DESCRIPTION OF THE PREFERRED EMBODIMENTS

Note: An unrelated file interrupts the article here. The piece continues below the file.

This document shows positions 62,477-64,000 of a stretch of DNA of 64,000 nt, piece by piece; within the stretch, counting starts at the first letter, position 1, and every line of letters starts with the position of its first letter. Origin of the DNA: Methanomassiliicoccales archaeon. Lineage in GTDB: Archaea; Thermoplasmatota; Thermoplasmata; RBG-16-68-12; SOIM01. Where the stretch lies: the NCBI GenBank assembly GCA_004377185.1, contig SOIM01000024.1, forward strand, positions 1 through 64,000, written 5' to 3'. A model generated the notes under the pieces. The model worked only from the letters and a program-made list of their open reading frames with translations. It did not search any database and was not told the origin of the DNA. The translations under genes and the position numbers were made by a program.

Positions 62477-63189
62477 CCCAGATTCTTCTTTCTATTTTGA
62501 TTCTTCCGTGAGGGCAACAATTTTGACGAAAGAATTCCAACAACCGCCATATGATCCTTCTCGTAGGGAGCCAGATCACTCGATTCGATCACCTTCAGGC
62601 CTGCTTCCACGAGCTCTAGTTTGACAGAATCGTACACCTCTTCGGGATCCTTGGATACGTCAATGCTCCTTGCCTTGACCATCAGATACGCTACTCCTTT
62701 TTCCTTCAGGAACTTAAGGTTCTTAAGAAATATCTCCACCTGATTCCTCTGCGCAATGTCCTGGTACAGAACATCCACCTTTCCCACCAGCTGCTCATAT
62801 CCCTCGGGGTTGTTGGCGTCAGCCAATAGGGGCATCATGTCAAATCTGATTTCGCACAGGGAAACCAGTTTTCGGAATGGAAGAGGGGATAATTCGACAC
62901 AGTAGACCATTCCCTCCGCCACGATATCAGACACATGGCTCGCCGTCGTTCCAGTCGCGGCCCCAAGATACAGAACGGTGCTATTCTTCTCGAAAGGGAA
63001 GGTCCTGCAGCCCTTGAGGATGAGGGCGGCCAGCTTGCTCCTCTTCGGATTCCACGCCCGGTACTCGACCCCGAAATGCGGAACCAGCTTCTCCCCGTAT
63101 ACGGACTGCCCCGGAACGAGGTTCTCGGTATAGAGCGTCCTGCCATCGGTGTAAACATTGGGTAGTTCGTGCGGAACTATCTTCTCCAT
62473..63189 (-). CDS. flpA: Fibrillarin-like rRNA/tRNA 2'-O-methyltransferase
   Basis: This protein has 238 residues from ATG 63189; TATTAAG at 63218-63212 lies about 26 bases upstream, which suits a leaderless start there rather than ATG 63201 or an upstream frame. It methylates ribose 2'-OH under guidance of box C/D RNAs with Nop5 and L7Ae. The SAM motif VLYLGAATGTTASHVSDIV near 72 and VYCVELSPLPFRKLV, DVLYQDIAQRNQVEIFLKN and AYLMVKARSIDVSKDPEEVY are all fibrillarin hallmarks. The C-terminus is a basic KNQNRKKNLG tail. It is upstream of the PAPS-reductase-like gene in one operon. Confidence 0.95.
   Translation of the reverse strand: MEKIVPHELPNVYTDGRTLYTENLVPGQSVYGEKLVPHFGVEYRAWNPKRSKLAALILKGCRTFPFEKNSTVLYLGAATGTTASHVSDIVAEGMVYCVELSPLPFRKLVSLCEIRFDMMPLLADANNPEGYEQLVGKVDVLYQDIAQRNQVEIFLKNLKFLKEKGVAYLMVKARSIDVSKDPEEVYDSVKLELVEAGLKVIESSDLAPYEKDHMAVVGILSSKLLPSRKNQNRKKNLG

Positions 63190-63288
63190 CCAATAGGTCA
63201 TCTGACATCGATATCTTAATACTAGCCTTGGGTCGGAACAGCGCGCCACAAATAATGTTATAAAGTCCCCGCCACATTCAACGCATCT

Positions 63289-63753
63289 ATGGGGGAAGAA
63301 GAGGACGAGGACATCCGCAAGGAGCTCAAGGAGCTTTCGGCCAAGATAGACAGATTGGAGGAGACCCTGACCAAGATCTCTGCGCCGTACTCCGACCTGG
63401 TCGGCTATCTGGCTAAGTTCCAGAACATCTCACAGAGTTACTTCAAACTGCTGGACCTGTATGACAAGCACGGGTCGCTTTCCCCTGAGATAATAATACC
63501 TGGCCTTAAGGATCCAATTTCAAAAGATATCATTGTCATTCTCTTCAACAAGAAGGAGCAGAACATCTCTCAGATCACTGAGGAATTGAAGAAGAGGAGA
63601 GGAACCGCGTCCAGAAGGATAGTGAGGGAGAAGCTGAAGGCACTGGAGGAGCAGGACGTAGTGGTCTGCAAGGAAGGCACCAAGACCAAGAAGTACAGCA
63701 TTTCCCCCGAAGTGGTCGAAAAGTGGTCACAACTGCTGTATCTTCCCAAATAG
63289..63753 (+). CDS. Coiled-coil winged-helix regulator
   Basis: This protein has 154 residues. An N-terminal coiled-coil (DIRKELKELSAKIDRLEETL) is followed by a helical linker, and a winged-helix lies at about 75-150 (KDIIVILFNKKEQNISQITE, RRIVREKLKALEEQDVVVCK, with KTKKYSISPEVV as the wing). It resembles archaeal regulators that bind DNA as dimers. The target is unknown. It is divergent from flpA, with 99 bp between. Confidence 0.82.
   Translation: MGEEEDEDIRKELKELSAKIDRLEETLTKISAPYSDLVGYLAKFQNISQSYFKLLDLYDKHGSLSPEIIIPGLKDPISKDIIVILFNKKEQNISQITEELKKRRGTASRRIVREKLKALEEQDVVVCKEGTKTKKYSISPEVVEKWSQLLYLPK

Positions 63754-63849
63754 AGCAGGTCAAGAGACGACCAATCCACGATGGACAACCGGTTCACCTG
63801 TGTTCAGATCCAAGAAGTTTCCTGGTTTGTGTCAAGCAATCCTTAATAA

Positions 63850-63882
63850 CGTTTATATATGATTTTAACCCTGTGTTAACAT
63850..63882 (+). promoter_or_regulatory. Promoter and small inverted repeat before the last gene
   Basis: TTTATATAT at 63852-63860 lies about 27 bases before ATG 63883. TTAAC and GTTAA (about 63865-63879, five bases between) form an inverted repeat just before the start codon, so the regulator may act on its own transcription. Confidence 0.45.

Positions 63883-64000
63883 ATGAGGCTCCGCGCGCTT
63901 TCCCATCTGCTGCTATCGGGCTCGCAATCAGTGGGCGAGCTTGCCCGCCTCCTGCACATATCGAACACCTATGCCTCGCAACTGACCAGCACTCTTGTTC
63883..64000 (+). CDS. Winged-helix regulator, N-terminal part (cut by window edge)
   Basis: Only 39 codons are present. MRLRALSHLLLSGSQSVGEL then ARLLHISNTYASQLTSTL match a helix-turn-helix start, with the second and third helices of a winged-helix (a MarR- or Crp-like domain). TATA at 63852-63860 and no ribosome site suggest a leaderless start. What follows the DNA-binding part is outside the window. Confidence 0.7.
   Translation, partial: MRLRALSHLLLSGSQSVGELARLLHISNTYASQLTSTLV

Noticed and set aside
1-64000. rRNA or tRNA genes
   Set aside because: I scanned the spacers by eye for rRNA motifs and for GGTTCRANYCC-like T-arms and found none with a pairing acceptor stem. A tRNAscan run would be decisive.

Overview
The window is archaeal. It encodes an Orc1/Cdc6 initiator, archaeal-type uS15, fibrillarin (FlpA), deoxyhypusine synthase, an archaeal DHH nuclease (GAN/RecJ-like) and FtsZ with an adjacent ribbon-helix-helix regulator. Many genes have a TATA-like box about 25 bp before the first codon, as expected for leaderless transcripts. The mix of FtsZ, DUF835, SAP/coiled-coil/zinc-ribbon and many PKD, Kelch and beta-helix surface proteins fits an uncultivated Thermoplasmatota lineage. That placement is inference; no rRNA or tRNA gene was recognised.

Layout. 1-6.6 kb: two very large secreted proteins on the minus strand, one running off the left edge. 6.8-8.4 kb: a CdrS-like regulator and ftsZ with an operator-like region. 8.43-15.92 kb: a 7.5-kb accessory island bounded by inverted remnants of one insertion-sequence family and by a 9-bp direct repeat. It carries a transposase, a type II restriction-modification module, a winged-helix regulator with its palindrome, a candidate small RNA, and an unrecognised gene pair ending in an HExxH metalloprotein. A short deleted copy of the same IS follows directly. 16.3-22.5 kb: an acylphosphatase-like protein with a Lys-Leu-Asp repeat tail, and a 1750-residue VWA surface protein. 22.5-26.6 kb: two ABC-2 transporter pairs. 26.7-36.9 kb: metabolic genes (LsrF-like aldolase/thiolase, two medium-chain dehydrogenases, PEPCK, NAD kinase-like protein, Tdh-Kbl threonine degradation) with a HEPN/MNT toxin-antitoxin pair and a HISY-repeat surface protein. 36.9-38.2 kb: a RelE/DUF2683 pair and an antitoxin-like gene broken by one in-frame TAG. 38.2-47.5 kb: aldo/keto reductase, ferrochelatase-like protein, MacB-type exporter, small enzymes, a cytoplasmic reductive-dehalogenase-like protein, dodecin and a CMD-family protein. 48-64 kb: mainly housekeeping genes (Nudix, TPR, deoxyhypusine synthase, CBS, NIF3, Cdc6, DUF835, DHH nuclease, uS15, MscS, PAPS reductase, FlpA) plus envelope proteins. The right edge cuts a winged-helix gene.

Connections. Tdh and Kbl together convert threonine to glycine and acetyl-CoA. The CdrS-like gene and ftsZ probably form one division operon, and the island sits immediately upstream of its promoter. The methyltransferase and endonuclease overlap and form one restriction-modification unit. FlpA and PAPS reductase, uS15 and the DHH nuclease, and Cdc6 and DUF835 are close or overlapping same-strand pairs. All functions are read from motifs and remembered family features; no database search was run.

Embodiments of the present invention achieve a simultaneous, exact, and precise coincidence of multiple views of the features of an individual's anatomy from two or more of MRI, CAT, PET and US. Embodiments of the present invention need not utilize each of these imaging technologies. For example, embodiments of the present invention may employ a combination of any two or three of these technologies. One embodiment utilizes all four such imaging technologies to great advantage, while the same principles disclosed here may be utilized in the combination of any number of different imaging technologies. Embodiments of the present invention, herein called Multi Media Integrated Imaging (MMII), include systems and methods that are effective in overcoming the above-detailed shortcomings of conventional medical imaging techniques. Instead of generating a series of unrelated images taken at different times and obtained by several technologies, embodiments of the present invention generate a deeply detailed, coherent image taken simultaneously with several imaging modalities. In this manner, each three-dimensional coordinate point in the image is enriched by the different data provided by each of the plurality of imaging technologies employed. Moreover, the data for each three-dimensional coordinate point is taken in each of the imaging modalities at a same point in time such that that the simultaneous capture of the multi-modality image data provides a crisp snapshot of the patient's internal structures with a number of imaging modalities.